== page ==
In the devotion for December 1, I talked about how difficult it was for Zechariah and Elizabeth to have been childless. Not only did they feel the personal pain associated with infertility, but also they endured questions or even criticisms from others because of their childlessness. This was especially true for Elizabeth, because many in her culture assumed that a woman who could not bear children was being judged by God for her sins. As Elizabeth put it, she had endured disgrace, in Greek, oneidos, among her people. The standard Greek-English lexicon of the New Testament translates this word as “disgrace, reproach, insult.” What Elizabeth endured from other people multiplied her own sense of shame and sadness over her childlessness.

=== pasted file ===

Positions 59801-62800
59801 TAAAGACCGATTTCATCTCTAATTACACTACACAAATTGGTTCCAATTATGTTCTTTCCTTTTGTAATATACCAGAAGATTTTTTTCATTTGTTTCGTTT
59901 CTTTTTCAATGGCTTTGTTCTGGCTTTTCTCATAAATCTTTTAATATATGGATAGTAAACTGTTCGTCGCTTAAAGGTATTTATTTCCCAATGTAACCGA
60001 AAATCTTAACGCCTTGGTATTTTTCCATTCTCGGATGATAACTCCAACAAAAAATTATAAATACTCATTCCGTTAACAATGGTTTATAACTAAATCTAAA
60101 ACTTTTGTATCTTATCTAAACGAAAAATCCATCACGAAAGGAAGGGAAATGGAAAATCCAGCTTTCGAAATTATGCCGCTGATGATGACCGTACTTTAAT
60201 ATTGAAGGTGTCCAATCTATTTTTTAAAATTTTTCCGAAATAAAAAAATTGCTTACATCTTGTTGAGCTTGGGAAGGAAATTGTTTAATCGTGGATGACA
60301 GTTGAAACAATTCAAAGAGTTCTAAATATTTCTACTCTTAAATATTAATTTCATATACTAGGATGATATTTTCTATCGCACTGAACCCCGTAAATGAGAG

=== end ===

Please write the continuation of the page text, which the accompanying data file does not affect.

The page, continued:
Elizabeth’s language reminds us of Rachel, one of the wives of Jacob. Because she had not borne children, she said to Jacob, “Give me children, or I shall die!” (Genesis 30:1). That strong statement reveals the deep pain of infertility for a woman in Jewish culture. When God finally blessed Rachel with a child, she exclaimed, “God has taken away my reproach” (Genesis 30:23). The ancient Greek version of the Old Testament, the Septuagint, uses oneidos, translated here as “reproach,” the same word spoken by Elizabeth in Luke 1:25.